mothur

How does pcr.seqs trimming work?

This is a follow-up to my question about make.contigs.

While checking a random sample of reads at each stage of Mothur, I found about half where a forward primer exact match is not present in the make.contigs output. For these reads, pcr.seqs typically trims something even though I have specified 0 mismatches in the pcr.seqs command. It usually grabs a small segment of sequence just before the reverse primer.

In addition, in some of the reads the forward primer exact match was present but pcr.seqs did not capture the entire sequence between the forward and reverse primers. It only captures a portion of it.

I have this data in an Excel spreadsheet, so I can email it to you if you want to take a closer look. I can’t really post it here in any nice format.

Here’s the pcr.seqs command I run:

pcr.seqs(fasta=current,oligos=current,pdiffs=0,rdiffs=0,group=current,name=current)

Can you post one sequence that you think is causing problems? It would be good to see the before and after sequence. One difference between make.contigs and pcr.seqs is that the former requires the sequences to start with the index and primer sequences with nothing else at the beginning. The latter will find the primer at any position in the sequence.

Thanks, Pat. Here’s an example:

before pcr.seqs

AAGATGTGTGTAAGAGACAGTTGGGATGGTGACAAAGAGAGTGCAACGGATGATGTTCGCGGCGGCGGCGTGCATTCCGCTGCTGCTGGGCAGCGCGCCGCTTTATGCGCAGACGAGTGCGGTGCAGCAAAAGCTGGCGGCGCTGGAGAAAAGCAGCGGAGGGCGGCTGGGCGTCGCGCTCATCGATACCGCAGATAATACGCAGGTGCTTTATCGCGGTGATGAACGCTTTCCAATGTGCAGTACCAGTACTGTCTCTTATACACATCTC

after pcr.seqs

GCAGGTGCTTTATCGCGGTGATGAACG

fwd primer: TTGAGATGGTGACAAAGAGAGTG
rev primer: TACTGGTACTGCACATTGGAAAG

This read’s R1 sequence starts with the forward primer, and its R1 sequence starts with the reverse primer.

I ran the following with our latest version,
Release Version 1.44.3 · mothur/mothur · GitHub, and here are the results.

mothur > pcr.seqs(fasta=test.fasta, oligos=test.oligos, pdiffs=0,rdiffs=0) - did not find forward primer because of the mismatch below

test_seq
AAGATGTGTGTAAGAGACAGTTGGGATGGTGACAAAGAGAGTGCAA
------------------------------------------TTGAGATGGTGACAAAGAGAGTG

When I run it with pdiffs=1:

mothur > pcr.seqs(fasta=test.fasta, oligos=test.oligos, pdiffs=1,rdiffs=0) - removes both primers and this is the resulting trimmed read

test_seq fpdiffs=1(match) rpdiffs=0(match)
CAACGGATGATGTTCGCGGCGGCGGCGTGCATTCCGCTGCTGCTGGGCAGCGCGCCGCTTTATGCGCAGACGAGTGCGGTGCAGCAAAAGCTGGCGGCGCTGGAGAAAAGCAGCGGAGGGCGGCTGGGCGTCGCGCTCATCGATACCGCAGATAATACGCAGGTGCTTTATCGCGGTGATGAACG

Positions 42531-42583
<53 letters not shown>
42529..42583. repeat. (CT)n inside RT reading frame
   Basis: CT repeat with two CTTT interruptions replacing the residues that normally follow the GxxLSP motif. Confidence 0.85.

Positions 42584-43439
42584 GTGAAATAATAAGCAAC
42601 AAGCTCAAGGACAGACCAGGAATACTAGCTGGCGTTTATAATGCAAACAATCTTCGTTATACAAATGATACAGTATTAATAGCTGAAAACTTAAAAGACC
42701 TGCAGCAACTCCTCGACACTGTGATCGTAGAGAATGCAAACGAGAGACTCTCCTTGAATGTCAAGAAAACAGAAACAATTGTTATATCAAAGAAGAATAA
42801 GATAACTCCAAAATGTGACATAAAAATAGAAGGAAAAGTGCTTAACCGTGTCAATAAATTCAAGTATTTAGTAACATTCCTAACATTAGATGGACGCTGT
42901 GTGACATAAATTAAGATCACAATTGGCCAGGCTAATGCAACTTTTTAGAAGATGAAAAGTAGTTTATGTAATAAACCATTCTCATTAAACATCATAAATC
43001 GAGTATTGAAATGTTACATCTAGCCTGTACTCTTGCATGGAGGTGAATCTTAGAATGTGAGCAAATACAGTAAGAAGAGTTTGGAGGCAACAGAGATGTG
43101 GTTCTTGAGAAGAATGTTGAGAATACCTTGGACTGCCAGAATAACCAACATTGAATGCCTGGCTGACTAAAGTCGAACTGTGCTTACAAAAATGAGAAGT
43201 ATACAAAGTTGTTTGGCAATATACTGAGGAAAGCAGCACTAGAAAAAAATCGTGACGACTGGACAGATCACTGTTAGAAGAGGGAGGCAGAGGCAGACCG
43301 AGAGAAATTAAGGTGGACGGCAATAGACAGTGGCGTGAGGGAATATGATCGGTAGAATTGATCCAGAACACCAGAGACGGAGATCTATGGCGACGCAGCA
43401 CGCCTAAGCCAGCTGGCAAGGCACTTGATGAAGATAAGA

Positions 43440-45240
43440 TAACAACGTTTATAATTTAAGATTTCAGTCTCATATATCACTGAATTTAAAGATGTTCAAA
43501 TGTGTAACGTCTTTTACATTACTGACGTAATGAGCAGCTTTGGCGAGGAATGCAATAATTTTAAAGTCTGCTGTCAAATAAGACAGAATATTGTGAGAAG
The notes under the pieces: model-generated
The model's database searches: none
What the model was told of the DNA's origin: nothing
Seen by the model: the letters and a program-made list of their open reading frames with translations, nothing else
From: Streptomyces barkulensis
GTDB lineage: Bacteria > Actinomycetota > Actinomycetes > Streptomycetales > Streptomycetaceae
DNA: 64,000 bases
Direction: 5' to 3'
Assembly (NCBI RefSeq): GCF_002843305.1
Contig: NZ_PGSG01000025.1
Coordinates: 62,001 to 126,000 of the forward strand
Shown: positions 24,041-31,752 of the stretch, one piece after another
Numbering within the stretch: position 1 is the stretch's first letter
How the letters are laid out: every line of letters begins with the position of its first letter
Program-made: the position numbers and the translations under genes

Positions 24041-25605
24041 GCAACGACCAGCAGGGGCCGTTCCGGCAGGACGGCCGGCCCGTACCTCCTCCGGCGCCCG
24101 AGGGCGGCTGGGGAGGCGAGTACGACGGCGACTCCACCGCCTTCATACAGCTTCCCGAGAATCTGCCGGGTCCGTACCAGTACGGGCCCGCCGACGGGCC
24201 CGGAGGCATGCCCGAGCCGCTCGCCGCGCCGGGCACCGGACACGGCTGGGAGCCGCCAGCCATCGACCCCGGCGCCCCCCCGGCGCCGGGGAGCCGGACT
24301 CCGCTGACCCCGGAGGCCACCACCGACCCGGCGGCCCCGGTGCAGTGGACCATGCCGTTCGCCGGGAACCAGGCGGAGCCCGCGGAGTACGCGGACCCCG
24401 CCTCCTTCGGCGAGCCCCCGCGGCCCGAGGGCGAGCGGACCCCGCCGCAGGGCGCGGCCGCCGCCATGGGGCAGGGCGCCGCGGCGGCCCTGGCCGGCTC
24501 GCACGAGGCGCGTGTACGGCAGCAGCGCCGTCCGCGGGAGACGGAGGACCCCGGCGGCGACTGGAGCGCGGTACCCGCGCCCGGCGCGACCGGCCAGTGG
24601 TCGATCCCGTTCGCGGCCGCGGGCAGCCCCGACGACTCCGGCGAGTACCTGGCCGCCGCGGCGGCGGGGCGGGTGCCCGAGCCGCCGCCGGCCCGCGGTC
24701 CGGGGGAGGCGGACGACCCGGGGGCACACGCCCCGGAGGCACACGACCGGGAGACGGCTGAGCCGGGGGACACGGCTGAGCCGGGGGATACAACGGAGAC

Thanks, Sarah. Yes, we are actually running that option now. It’s still running after 24 hours and the CPU usage is causing some grief for others using our shared resources. This is not 16S data; we have about 800 primers, so we know we are stretching Mothur’s capabilities. I was just hoping to figure out why that error in the primer appeared in the first place, especially since it’s correct in the R1 (the mismatch in the fwd primer appears in R2 - our design gets near-complete overlap in R1 and R2). So, basically could we fix it further up in the pipeline instead of introducing a relaxation in pdiffs downstream.

I’ve been digging further into our results. Since we have many primers, and the amplicons they are designed to capture are very similar (multiple amplicons along the length of antimicrobial resistance genes), we have instances where a a primer sequence (or a sequence very similar to a primer) occurs legitimately in an amplicon. I checked these out last week by aligning some of the reads merged by Mothur (including this example) to the “design” amplicons we want to target, and they map almost perfectly. So, these “internal primer sites” that are not chimeras and are actually part of our target are a unique “feature” of our design. We’re trying out the trimoverlap=t option in make.contigs to see if this helps, as suggested in my other post that I linked above. Thanks so much for your help, Sarah and Pat! Mothur has helped us a lot; it’s a great program and I appreciate all your work to maintain and improve it.

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